At St Robert’s we aim to provide an environment that enables all of our students to reach their full potential. We have high expectations of everyone in our school and seek to nurture and develop their individual abilities and talents through in-class differentiation and the provision of enrichment opportunities including clubs, competitions and educational visits.
In addition, we have a unique programme of activities for those students who qualify for the More Able and Talented (MAT) register. Students in the main school are added to the register using data from Key Stage 2 and teacher nomination. Sixth Form students are identified using GCSE average point scores.
MAT Tutor Programme
Students in Years 7-9 register together once each week and participate in a series of challenging activities designed to enhance their general knowledge, thinking skills and oracy. A full overview of the programme can be found here.
School Improvement Project
Students in Year 10 select an aim from the School Improvement Plan and research ways to contribute to it. This year students are investigating strategies to improve literacy in school, with a specific focus on spellings and the use of subject specific terminology.
Durham University Raising Aspirations Mentoring Scheme
Students in Year 10 and 12 are paired with a personal mentor, a current undergraduate student from Hatfield College, Durham University. In the autumn term they visit the college to meet their mentor, tour the university campus and attend a lecture of their choice. They meet with their mentor in school a further five times during the year; sessions are planned to meet the needs of each individual and focus on topics such as extended writing, revision and applying to university. We also host the Durham University Raising Aspirations Conference in the spring term which is attended by able students from our school and the local area and is designed to give students an insight into university life and guidance on writing a personal statement.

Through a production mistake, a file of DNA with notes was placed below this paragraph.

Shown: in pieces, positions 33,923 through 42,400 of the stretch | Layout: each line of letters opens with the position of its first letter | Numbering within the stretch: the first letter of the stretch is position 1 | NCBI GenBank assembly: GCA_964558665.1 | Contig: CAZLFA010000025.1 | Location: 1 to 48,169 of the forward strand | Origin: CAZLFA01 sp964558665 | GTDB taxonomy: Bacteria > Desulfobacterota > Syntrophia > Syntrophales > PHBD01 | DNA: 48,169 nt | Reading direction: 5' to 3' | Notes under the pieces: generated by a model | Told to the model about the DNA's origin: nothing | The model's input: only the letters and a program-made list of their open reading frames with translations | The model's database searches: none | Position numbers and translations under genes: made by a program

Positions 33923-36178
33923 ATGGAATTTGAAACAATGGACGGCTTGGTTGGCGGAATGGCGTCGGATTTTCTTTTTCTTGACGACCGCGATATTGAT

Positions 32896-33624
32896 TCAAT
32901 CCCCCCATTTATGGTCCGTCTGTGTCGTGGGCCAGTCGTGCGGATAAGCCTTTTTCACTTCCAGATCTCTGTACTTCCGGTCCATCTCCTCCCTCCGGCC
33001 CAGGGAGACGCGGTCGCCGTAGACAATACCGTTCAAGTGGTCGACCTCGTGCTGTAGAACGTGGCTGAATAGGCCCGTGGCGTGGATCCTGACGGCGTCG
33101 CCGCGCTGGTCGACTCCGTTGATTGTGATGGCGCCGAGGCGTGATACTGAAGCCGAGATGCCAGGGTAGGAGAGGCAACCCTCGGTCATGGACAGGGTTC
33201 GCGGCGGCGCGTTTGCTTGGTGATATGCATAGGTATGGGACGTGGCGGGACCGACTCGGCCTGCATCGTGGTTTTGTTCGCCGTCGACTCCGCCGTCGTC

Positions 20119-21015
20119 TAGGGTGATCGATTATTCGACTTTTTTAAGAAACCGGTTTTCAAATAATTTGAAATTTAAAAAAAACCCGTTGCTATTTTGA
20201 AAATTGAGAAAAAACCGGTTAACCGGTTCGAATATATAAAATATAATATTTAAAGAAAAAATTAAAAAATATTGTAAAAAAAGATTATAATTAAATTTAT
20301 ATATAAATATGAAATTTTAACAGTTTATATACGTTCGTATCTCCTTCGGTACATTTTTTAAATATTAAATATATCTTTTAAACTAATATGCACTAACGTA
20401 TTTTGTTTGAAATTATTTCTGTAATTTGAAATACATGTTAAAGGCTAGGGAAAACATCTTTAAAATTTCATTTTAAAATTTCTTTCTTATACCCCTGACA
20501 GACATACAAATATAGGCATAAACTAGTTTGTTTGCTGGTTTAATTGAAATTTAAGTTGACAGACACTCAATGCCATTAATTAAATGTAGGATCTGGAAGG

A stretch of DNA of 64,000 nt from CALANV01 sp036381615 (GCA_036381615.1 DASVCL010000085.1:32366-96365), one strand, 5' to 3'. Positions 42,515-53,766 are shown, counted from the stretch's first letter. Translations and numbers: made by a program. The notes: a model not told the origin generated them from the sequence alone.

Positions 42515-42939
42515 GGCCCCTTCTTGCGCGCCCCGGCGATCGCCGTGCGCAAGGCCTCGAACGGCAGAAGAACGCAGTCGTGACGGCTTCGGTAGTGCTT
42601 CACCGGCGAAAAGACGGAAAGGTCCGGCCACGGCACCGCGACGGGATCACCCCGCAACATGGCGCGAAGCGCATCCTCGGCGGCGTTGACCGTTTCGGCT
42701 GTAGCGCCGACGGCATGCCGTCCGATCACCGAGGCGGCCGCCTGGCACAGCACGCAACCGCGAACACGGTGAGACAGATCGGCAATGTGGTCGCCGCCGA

Student progress is regularly monitored in Y11 and those at risk of underachievement receive a staff mentor. Mentoring sessions take place weekly.
Students in Year 12 and 13 meet regularly to discuss difficult topics that would not occur on an A level specification, for example Newton’s Paradox or the Monty Hall problem. The aim is to extend students’ thinking, make them aware of the rich diversity of intellectual challenges in academic work and inspire them to apply to study at Oxford or Cambridge University or another Russell Group institution. Last year the group attended a major debate at Durham University on the subject of the law and genetic engineering such as mitochondrial donation and cloning. Events like this help our students to write a more impressive UCAS application.
We would like our students to take responsibility for their own learning and independently pursue opportunities to extend their knowledge and understanding. The resources on this page are intended to support this pursuit; click on the icons for links to interesting websites, videos and lectures and explore the subject icons for wider reading recommendations and information on extra-curricular activities.